Who died and made you Allah?

Quite how or why LSE’s came to be called ‘The Beaver’ is not a matter on which I care to speculate.

It has, however, published an article by a Tasif Zaman which nicely illustrates when the real cause from which the recent outbreak of the religious asshole virus in a number of London’s university’s stems – and to save time, I’ll skip the preamble and get right to the main course:

As a European Muslim, I find myself at the heart of the debate and the recent controversy has led me to reflect on how the solution to this tension will shape the future of our society.

Okay, so there’s your basic totalitarian mindset at work right from the outset. Zaman intends to regale us with ‘the solution’ (singular) which ‘will shape the future of our society’. Evidently the idea that some people might not like his solution or wish to go along with it simply hasn’t occurred to the guy. The possibility of dissent just doesn’t figure into his thinking at all.

It is argued that drawing cartoons in order to ridicule religion is a natural extension of freedom of speech and freedom to criticise religion. Therefore cartoons ridiculing religion should be published without restrictions. Any opposition to the cartoons is an attempt to silence criticism of religion, and, in particular, criticism of Islam.

If we’re talking about Jesus and Mo then, yes, that’s about the size of it but if we talking about cartoons generally then it really depends on the specifics of individual cartoons. Some are eminently defensible, some less so and its therefore impossible to make any blanket judgements on the merits of particular cartoons sight unseen; a rather simple concept but one that appears to have escaped our erstwhile problem-solver.

When analysing the nature of the cartoons, however, one could conclude that defending the right to draw such cartoons is not related to promoting freedom of speech if the cartoons serve no purpose in actually criticising religion (or anything else).

When analysing ‘the cartoons’ it helps considerably if you actually bother to look at the cartoons and consider them on their merits and in context.

I will propose that the cartoons are designed to promote and reinforce a reductive and perverse view of religion often based on prejudice or ignorance. However, I will not argue that the cartoons should be censored or banned because they may cause offence.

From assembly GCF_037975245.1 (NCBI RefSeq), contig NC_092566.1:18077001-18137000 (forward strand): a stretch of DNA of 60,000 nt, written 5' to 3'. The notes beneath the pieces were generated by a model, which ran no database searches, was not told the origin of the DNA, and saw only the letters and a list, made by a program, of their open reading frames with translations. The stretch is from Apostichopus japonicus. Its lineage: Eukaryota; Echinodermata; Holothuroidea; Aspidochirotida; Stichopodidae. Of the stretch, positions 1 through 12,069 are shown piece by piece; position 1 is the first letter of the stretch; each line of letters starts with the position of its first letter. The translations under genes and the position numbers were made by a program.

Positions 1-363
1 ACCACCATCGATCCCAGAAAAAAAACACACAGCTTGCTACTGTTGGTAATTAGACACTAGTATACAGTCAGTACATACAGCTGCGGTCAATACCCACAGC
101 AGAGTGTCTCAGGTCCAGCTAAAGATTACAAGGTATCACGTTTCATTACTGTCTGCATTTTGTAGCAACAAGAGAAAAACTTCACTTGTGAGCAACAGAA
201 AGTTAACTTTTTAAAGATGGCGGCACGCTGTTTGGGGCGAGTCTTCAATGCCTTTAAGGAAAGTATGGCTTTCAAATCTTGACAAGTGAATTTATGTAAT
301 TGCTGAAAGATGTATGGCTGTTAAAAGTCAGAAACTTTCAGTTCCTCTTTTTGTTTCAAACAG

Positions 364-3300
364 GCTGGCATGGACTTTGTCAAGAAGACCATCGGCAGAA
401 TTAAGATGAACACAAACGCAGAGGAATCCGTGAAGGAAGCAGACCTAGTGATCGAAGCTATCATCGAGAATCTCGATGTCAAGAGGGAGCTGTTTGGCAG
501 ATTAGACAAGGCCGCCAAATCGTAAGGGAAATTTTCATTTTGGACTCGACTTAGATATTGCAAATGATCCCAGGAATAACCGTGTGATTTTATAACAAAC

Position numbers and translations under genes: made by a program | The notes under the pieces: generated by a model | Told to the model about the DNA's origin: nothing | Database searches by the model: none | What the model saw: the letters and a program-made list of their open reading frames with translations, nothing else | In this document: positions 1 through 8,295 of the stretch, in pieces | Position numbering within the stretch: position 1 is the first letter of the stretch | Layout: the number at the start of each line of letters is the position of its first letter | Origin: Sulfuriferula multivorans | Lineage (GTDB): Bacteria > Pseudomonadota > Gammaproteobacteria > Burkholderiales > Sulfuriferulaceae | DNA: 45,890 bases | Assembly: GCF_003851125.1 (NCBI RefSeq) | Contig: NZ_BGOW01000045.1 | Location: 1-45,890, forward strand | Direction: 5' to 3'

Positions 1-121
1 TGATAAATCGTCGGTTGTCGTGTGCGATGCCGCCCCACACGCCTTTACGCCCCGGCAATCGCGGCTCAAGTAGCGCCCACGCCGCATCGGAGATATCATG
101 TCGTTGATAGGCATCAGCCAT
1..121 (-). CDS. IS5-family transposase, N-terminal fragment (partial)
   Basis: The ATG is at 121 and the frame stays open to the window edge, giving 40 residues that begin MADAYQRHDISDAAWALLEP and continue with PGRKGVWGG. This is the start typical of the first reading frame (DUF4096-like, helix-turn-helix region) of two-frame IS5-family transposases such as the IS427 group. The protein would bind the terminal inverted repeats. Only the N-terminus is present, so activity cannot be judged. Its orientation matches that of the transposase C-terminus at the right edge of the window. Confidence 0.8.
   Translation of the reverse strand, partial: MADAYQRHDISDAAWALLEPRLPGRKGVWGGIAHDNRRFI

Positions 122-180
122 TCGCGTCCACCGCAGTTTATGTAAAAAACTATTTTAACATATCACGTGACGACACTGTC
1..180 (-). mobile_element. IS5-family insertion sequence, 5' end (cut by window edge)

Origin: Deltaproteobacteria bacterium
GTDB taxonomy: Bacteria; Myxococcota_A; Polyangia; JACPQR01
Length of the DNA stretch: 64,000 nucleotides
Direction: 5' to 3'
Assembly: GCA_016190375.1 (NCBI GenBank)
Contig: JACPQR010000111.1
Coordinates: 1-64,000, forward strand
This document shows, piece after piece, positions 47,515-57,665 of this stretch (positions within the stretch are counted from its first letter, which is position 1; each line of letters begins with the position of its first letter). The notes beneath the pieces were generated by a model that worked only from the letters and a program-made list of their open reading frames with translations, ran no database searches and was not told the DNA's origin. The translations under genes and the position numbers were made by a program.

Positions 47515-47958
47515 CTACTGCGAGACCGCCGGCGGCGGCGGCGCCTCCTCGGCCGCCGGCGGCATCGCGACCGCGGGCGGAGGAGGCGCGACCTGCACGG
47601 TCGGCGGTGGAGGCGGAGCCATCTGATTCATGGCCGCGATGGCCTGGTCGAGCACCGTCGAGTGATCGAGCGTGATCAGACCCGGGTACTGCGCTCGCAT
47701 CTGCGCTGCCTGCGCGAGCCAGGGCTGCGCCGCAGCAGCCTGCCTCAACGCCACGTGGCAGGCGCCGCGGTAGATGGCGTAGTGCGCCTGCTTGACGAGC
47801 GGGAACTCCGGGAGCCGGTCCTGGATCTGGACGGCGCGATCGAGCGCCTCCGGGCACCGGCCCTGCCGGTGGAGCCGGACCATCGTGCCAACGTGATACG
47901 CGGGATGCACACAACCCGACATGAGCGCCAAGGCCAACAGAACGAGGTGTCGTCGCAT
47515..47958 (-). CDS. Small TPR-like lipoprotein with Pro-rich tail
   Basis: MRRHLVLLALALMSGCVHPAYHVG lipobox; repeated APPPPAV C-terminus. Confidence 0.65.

Still not entirely clear what ‘the cartoons’ are but, again, if its Jesus and Mo we’re talking about here then Zaman is quite clearly going to be barking up the wrong tree with his arguments when its nothing more or less than the reductive and perverse views espoused by religion, and religionists, and their manifest prejudices and wilful ignorance that J&M satirises.

I strongly believe that the question shouldn’t be whether “offensive” cartoons should or shouldn’t be published. Rather, we should question whether using freedom of speech to cause offense and provoke sections of society is compatible with civic responsibility within a pluralist, tolerant and diverse society.

Fuck me, this is really going to be hard work.

Frankly, I’m tired of endlessly repeating the same arguments in response to people who simply do not, or will not, listen and so, on tis occasion, I’ve decided to place the argument into the hands of a couple of English authors whose freely voiced opinions on the subject of free speech I consider to be unimpeachable.

The peculiar evil of silencing the expression of an opinion is, that it is robbing the human race; posterity as well as the existing generation; those who dissent from the opinion, still more than those who hold it. If the opinion is right, they are deprived of the opportunity of exchanging error for truth: if wrong, they lose, what is almost as great a benefit, the clearer perception and livelier impression of truth, produced by its collision with error. ~ John Stuart Mill, On Liberty, 1859

Give me the liberty to know, to utter, and to argue freely according to conscience, above all liberties. ~ John Milton, Aeropagitica, 1644

As for the question of whether causing offence is compatible with civic responsiblity my answer is simply that there are occasions and situations when it not only compatible with civic responsibility but when it is  absolutely my civic responsibility and duty to cause offence and provoke some sections of society, to know, utter and argue freely according to my conscience.

Galileo offended the Catholic Church, Darwin offended creationists – and continues to do so to this very day – and Sir Isaac Newton offended just about everyone they ever came into contact with.

Parliament and the ruling elites of this country were offended, at various times, by the Levellers, the Diggers, Thomas Hobbes, Thomas Paine – who also had an unerring knack for offended just about everyone – the abolitionist movement, the Chartists and the Suffragettes.

Every tentative and often faltering step our species has taken on the long road to civilisation and intellectual enlightenment, every advance, every discovery, every innovation, every novel thought and new idea that has ever challenged the status quo has offended and provoked some section of society – and from that, and from our history, we learn that it is not only permissible to cause offence to some people, but also right and necessary and a civic duty.